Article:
Veris Environmental provides the following CSU publication, quick links and overview in our mission to inform, educate and provide transparency to the local communities we serve.
This information and the services we provide are thanks to decades long work done by many who look to future generations and work every day to improve the environment those generations will inherit.
Everything You Wanted to Know about Biosolids Recycling
Biosolids Recyling Quick Links
Biosolids supply N, other plant nutrients and organic matter to soils.
Necessary steps in a biosolids application program include:
- File a Letter of Intent with the Colorado Department of Public Health and Environment (CDPHE).
- Meet all CDPHE requirements regarding trace elements and pathogens.
- Apply biosolids at “agronomic rates.”
- Develop a soil-management program that includes periodic soil and plant sampling and analyses.
Households, businesses, and industries produce wastewater. Biosolids are by-products of the wastewater-treatment process. Farmers, land-reclamation specialists, landscapers and home Gardeners have used these primarily organic materials for over seven decades in the United States.
The Colorado Department of Public Health and Environment (CDPHE) and the U.S. Environmental Protection Agency (EPA) encourage and regulate recycling of biosolids on crop- or rangeland, since they contain plant nutrients and organic matter that can improve production as well as soil conditions.
The CDPHE (1993) defines biosolids as:
“The accumulated residual product resulting from a domestic wastewater treatment works. Biosolids does not include grit or screenings from a wastewater treatment works, grease, commercial or industrial sludges, or domestic or industrial septage.”
Applications Required to Meet Agronomic Rates
A key aspect of EPA and CDPHE regulations requires application of biosolids at an agronomic rate. The CDPHE (1993) defines agronomic rate as:
“The rate at which biosolids are applied to land such that the amount of nitrogen required by the food crop, feed crop, fiber crop, cover crop or vegetation grown on the land is supplied over a defined growth period, and such that the amount of nitrogen in the biosolids which passes below the root zone of the crop or vegetation grown to groundwater is minimized.”
Biosolids Properties & Safety
Biosolids can exhibit a wide array of physical and chemical traits. Depending on the extent of dewatering or drying, the solids content of biosolids can range from less than 5 percent to more than 90 percent. Chemical characteristics of biosolids vary between treatment plants and, to a limited extent, within the same plant over time.
New, aggressive pretreatment programs at the source of generation have dramatically reduced metal concentration in biosolids over the last two decades, minimizing the possibility of environmental damage.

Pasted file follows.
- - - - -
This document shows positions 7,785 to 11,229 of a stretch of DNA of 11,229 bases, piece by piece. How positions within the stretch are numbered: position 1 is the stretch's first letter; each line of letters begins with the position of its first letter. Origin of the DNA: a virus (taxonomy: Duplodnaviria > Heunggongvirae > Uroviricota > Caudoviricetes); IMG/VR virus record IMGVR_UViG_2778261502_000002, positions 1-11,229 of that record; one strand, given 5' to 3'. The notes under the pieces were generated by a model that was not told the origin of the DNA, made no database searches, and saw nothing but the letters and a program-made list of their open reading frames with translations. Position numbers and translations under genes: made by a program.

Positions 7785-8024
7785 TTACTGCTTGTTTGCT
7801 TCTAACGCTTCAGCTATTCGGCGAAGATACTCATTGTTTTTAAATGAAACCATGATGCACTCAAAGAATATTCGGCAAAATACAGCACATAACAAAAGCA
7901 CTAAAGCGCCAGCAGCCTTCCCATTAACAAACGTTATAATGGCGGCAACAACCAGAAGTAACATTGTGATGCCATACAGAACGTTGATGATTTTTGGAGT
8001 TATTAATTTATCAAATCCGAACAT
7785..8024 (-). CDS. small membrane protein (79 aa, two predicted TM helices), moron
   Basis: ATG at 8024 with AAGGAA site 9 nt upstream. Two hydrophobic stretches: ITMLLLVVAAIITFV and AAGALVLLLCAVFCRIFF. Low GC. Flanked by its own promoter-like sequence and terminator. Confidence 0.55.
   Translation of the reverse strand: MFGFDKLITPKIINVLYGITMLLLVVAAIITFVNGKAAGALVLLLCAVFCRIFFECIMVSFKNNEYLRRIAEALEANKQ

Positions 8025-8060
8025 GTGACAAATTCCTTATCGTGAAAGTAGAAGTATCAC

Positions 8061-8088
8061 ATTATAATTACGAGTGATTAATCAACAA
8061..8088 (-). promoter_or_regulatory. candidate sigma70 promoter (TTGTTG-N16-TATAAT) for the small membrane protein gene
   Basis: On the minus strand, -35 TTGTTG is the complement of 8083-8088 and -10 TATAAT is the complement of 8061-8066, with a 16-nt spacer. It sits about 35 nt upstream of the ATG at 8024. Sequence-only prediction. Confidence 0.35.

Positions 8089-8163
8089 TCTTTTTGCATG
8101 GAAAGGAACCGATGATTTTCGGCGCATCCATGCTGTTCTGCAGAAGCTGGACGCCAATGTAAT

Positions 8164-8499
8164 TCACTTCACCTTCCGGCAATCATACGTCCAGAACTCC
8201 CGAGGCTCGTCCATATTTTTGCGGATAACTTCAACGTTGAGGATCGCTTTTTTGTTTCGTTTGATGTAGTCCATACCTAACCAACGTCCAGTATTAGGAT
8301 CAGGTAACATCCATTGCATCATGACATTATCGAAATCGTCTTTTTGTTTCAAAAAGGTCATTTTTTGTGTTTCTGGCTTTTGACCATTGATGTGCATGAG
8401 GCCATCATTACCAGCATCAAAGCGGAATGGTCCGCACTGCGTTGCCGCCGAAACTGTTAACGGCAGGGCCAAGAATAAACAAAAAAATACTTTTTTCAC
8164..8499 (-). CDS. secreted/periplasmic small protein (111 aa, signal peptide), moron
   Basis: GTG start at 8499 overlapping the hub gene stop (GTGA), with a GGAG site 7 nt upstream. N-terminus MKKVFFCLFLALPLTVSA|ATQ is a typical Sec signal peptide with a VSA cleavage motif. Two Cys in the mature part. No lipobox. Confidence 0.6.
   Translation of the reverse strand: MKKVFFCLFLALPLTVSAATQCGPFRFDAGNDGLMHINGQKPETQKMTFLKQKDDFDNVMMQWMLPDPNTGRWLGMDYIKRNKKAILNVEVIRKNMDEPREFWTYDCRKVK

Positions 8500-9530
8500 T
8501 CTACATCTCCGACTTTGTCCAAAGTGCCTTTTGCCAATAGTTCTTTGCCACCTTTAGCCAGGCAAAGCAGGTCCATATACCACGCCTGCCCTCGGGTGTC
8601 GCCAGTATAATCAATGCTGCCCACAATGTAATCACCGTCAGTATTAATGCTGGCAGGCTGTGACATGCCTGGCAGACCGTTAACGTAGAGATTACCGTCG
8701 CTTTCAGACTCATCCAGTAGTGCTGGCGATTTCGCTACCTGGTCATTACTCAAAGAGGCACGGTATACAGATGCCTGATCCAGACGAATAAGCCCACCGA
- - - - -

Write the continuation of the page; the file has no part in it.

Biosolids are treated to eliminate pathogens (disease- causing organisms) that may reside in wastewater. EPA and CDPHE (1993) require domestic wastewater treatment plants to reduce pathogens and diminish the attraction of insects and animals before biosolids are applied. (See Also, EPA Control of Pathogens Information)
Common Treatments in Colorado
In Colorado, anaerobic (without air) and aerobic (with air) digestion are the most common methods used to treat and stabilize biosolids. Digestion destroys pathogens through heat and attack by beneficial microorganisms (e.g., anaerobic bacteria); it also reduces odors. Municipalities use composting, heat drying and other techniques to further reduce pathogens and stabilize the material.
Fertilizer and Soil Amendment Value
Frequently, biosolids promote physical changes in soil that are more significant than the plant nutrients they supply. Most Colorado soils contain less than 1.5 percent organic matter.
Biosolids can serve as a source of organic material that improves soil tilth, water-holding capacity, structure development and stability, and air and water transport, and can ultimately decrease soil erosion potential.
Cropland & Rangeland Application
The greatest challenge in using biosolids for beneficial reuse on crop- and rangeland is to prevent NO – leaching to groundwater. As biosolids’ nutrient value may vary depending on the form (i.e., liquid, dewatered or dried), determining the correct agronomic rate remains a challenge.
However, if the agronomic rate is applied under non-irrigated (dryland) cropping in our semi-arid environment, where water table depths generally are over 100 feet deep, the potential for groundwater contamination is negligible. Under irrigated conditions, if agronomic rates of biosolids based on site specific soil-test and crop-management information are applied, groundwater contamination with NO3-N should not occur. Annual monitoring of residual soil NO3-N levels will help guard against groundwater pollution.
Society can benefit if we can safely recycle the plant nutrients and organic material that constitute biosolids.
Land application of biosolids for beneficial use poses no health or environmental threat if CDPHE and EPA guidelines for trace elements and pathogens are followed and proper soil management is practiced.
Public education should continue to develop trust between all parties.